The Homelessness Reduction Bill is a Bill that I support, that the Labour Party supports as it makes strides towards addressing the plight of the thousands of people facing homelessness across the country. In Birmingham alone there are currently over 3,524 cases of households who are statutory homelessness and in priority need of assistance, which simply is not good enough.

Labour supports the aims of the Bill and we want to build upon the provisions of the Homelessness Act passed by the Labour Government in 2002 in order to strengthen the duties that local councils have to support people who are either homeless or are threatened by the prospect of homelessness. The aim of the Bill is to shift intervention to a much earlier stage and expand the meaning of ‘statutory homelessness’ to include not just those who are already homeless but also to those who are threatened with homelessness with the aim of preventing it.

The Bill advocates for:

  • a more rigorous duty upon local councils to assess an applicant’s case if they are homeless or facing homelessness;
  • a new strengthened duty of care upon councils that requires them to ensure that suitable accommodation is always available for those in need; and
  • a new assistance duty that requires Local Authorities to secure accommodation for applicants who the Authority is satisfied are homeless, eligible for assistance even if they are not in priority need

However, given the extra duties imposed on upon local councils, Labour are also calling for additional resources to be made available to enable them to fulfil these strengthened duties. There is currently a national housing crisis and we do not want to place impossible burdens on councils, especially those in high pressure areas, to deliver the demands in this bill, where there is simply not enough housing at affordable prices for them to be able to do so. This bill must not be used as an excuse to shift the blame on to councils for the Government’s failures in tackling homelessness and a lack of a national housing policy which delivers the number of homes that the country needs.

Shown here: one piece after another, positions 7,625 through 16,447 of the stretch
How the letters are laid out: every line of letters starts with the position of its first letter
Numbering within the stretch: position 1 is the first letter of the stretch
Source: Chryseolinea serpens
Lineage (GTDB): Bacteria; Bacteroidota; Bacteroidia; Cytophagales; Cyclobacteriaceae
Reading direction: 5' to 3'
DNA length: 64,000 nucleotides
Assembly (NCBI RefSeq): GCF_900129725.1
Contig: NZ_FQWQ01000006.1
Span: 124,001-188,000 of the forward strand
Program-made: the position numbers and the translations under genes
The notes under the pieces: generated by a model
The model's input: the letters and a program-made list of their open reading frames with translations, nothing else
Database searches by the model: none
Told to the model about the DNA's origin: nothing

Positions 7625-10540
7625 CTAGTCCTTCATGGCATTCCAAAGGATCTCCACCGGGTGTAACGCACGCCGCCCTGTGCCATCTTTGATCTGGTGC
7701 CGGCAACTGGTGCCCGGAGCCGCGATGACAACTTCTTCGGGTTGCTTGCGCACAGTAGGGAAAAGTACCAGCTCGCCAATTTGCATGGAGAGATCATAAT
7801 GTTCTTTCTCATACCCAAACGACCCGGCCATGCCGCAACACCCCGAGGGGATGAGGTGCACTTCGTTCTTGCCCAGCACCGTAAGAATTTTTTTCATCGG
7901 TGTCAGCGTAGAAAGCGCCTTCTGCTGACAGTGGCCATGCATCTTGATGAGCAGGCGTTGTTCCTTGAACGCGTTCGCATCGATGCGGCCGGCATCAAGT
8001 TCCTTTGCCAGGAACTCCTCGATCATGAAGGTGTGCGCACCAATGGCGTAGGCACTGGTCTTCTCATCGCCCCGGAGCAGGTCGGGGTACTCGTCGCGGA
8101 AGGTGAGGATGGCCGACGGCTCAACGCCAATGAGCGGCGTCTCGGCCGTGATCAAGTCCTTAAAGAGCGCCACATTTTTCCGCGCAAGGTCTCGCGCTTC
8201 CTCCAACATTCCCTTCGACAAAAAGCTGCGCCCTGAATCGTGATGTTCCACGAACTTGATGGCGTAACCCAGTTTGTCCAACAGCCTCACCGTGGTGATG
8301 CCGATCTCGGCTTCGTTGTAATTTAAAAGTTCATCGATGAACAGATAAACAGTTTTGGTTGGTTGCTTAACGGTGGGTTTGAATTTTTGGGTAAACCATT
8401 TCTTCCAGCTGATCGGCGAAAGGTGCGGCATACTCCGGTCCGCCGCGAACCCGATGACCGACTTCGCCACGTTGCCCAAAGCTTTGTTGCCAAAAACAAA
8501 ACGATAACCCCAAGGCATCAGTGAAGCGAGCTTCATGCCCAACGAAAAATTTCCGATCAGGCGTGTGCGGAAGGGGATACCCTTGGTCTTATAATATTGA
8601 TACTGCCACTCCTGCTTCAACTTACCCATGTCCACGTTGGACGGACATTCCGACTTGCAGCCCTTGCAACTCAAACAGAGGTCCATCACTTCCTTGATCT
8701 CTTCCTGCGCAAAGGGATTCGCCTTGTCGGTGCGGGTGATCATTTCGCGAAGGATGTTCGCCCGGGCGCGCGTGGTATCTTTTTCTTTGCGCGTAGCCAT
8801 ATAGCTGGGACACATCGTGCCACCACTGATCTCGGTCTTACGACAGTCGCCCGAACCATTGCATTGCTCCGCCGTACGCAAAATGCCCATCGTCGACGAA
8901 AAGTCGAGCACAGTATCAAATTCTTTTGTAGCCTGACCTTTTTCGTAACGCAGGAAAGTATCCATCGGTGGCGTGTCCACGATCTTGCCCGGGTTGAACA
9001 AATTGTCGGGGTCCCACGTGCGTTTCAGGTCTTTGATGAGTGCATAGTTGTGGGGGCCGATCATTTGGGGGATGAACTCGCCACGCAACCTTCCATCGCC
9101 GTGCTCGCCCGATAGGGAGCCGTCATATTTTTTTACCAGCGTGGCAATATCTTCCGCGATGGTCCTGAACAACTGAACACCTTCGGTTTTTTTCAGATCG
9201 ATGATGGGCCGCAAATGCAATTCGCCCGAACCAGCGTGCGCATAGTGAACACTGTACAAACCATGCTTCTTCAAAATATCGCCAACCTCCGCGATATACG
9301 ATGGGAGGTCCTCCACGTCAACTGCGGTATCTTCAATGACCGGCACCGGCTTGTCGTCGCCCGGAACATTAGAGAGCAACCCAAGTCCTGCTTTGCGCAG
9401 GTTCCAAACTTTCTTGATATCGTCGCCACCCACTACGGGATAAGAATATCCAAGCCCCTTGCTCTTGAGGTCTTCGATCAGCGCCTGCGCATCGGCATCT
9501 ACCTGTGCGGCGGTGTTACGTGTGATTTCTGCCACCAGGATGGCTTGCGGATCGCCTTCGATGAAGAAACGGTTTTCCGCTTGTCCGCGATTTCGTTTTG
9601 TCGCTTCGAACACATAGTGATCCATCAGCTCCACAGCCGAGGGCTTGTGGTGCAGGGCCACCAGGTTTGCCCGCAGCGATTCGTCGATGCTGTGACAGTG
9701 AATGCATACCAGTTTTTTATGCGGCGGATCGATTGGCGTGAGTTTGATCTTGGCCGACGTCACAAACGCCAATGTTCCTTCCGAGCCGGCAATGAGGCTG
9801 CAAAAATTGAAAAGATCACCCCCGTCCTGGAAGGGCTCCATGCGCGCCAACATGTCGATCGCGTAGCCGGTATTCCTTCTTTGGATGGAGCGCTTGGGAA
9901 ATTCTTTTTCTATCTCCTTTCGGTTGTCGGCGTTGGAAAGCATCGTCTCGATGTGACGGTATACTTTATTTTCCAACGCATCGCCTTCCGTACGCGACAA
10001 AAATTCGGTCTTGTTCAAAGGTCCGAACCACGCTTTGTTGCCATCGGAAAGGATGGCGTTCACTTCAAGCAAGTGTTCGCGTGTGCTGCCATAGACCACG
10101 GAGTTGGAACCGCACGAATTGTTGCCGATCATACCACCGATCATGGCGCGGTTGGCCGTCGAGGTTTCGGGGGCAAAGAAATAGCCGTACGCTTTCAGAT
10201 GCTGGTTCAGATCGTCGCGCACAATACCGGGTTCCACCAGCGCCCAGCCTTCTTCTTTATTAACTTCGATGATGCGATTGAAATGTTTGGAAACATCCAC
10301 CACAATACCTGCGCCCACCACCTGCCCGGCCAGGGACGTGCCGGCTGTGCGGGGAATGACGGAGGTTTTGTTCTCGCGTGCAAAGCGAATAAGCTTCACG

The bill also includes provisions to strengthen the ‘failure to co-operate’ rules which are aimed at toughening up on those who resist support provided by councils and other agencies to find them accommodation. We want to ensure the rules are not drawn so widely as to penalise some of the most vulnerable people in society.

Whist Labour supports the bill we will continue to campaign against the decisions by the Government that have caused rising homelessness. These include a failure on house building; soaring private rents; the bedroom tax; the loss of affordable rented homes; cuts to housing benefit support worth over £5 billion since 2010; and the proposed plan to cap housing benefit for tenants of supported housing, including homelessness hostels.